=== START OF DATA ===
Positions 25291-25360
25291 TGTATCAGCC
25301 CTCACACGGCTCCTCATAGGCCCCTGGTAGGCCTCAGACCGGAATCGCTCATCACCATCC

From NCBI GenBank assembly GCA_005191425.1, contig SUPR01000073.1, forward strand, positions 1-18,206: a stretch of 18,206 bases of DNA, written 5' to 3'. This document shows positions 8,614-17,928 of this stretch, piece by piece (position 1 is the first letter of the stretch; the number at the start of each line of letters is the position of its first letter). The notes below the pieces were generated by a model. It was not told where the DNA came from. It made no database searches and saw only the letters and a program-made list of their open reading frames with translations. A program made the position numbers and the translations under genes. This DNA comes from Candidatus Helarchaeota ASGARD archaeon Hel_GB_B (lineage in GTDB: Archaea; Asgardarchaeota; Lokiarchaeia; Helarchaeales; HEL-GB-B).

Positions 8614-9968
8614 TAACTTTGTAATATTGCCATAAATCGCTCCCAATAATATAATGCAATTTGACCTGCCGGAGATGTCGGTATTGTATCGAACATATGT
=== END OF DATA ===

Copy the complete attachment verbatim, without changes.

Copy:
Positions 25291-25360
25291 TGTATCAGCC
25301 CTCACACGGCTCCTCATAGGCCCCTGGTAGGCCTCAGACCGGAATCGCTCATCACCATCC

From NCBI GenBank assembly GCA_005191425.1, contig SUPR01000073.1, forward strand, positions 1-18,206: a stretch of 18,206 bases of DNA, written 5' to 3'. This document shows positions 8,614-17,928 of this stretch, piece by piece (position 1 is the first letter of the stretch; the number at the start of each line of letters is the position of its first letter). The notes below the pieces were generated by a model. It was not told where the DNA came from. It made no database searches and saw only the letters and a program-made list of their open reading frames with translations. A program made the position numbers and the translations under genes. This DNA comes from Candidatus Helarchaeota ASGARD archaeon Hel_GB_B (lineage in GTDB: Archaea; Asgardarchaeota; Lokiarchaeia; Helarchaeales; HEL-GB-B).

Positions 8614-9968
8614 TAACTTTGTAATATTGCCATAAATCGCTCCCAATAATATAATGCAATTTGACCTGCCGGAGATGTCGGTATTGTATCGAACATATGT